As the Ebola crisis in the Democratic Republic of Congo worsens, we spoke to Christine Musaidizi, the Director of our local partner Children’s Voice. She talked to us about her work with vulnerable children in the area as well as the fight against Ebola.
Tell us about your role and what inspired you to start
I co-founded and am the Director of Children’s Voice, having worked with the organisation since 2004.
My own motivation is to help both the community and our government to learn about, and be actively involved in, child protection. I saw, and still see, a lot of challenges such as war and armed conflict, poverty, ignorance about child rights and weak government systems – and that is what motivates me to contribute.
What is the most rewarding part of your job?
When I see a child coming from a bad situation and work hard to change their life. Among the children we work with are former child soldiers, street children (some of whom have been in prison) and girls who have faced abuse. To see them go to university and become teachers, lawyers or run their own business is the best reward I could get!
What threat does Ebola pose to the children you work with?
Ebola poses a huge threat to children. If it isn’t the child that gets sick themselves, it could be their father, mother, or siblings.
It’s serious and real. If just one person, a member of staff or a child, is contaminated, this is enough to spread it to every child and their families. In our centres alone there are around 2,400 children at risk.
Recent statistics from Unicef show that as well as the hundreds of children who have been infected, close to 2,000 children have been separated from their parents and 1,100 of these have been made orphans. The impact of Ebola isn’t just limited to children who have been infected directly. It creates trauma for those who lose their parents, family and friends.
What are you doing to protect children against the Ebola threat?
We’re giving out as much information as we can to communities about Ebola, telling people how to protect themselves and measures they can take to identify someone who is sick and what to do in that case. As well as teaching this to children in our schools, we’re informing communities through loudspeakers and a regular radio programme.
We have a robust contingency plan to deal with the threat. All of our staff have been trained on preventative and hygiene measures, and all of our schools and offices have handwashing facilities and sanitation tools.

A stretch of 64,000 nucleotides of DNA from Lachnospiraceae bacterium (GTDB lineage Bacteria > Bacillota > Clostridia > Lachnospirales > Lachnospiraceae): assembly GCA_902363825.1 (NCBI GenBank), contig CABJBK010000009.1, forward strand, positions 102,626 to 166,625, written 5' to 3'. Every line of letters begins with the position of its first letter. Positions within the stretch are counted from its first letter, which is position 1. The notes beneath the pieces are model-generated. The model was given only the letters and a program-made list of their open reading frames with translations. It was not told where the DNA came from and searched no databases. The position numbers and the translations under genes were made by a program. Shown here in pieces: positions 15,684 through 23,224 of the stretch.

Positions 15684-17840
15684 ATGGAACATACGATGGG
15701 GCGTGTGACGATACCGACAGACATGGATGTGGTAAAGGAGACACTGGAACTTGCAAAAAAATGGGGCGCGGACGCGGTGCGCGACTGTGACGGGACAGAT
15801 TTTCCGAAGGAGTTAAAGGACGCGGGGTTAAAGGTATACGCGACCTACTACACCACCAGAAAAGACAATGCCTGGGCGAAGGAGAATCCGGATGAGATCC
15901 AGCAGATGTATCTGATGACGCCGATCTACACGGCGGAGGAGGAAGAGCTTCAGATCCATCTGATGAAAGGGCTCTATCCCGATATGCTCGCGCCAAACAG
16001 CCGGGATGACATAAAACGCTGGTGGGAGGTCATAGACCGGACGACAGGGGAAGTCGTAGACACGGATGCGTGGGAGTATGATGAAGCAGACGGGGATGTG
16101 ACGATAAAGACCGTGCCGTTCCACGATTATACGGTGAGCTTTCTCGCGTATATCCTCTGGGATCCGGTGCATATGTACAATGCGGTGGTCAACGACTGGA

What are the main challenges you face when carrying out prevention work?
One major problem we face is that the area where Ebola started is part of the opposition to the government. The spread of misinformation has meant that many people doubt Ebola is a real threat, or even exists. This isn’t helped by a lack of information about the intervention by health workers, who come from other towns and aren’t integrated in the communities.
The North Kivu region has also been hit by armed conflict for many years. People in the area feel they have been abandoned by the government who haven’t been able to stop people being killed. They question why the government has now been able to intervene to stop Ebola and not the war. Yet the area still remains insecure and the people live under the threat of rebels and armed militias.
In our prevention activities…
We face resistance from some community members because of the misinformation as well as resistance to the vaccination. On a practical level, we are under-resourced. We don’t have enough handwash kits, and there is a lack of sufficient materials to mass-educate citizens on keeping safe.
In some parts of Goma, and at our schools, there isn’t enough water for handwashing as we are in the dry season and there is no rain. There is also a lack of basic Ebola identification equipment, like thermometers to detect high temperatures.
What message would you like to share with people in the UK?
We’re thankful for the support and assistance of people in Great Britain during this hard period as we face this terrible Ebola epidemic.
The threat is still here and every day there are new confirmed cases. Your support is needed to help us overcome Ebola.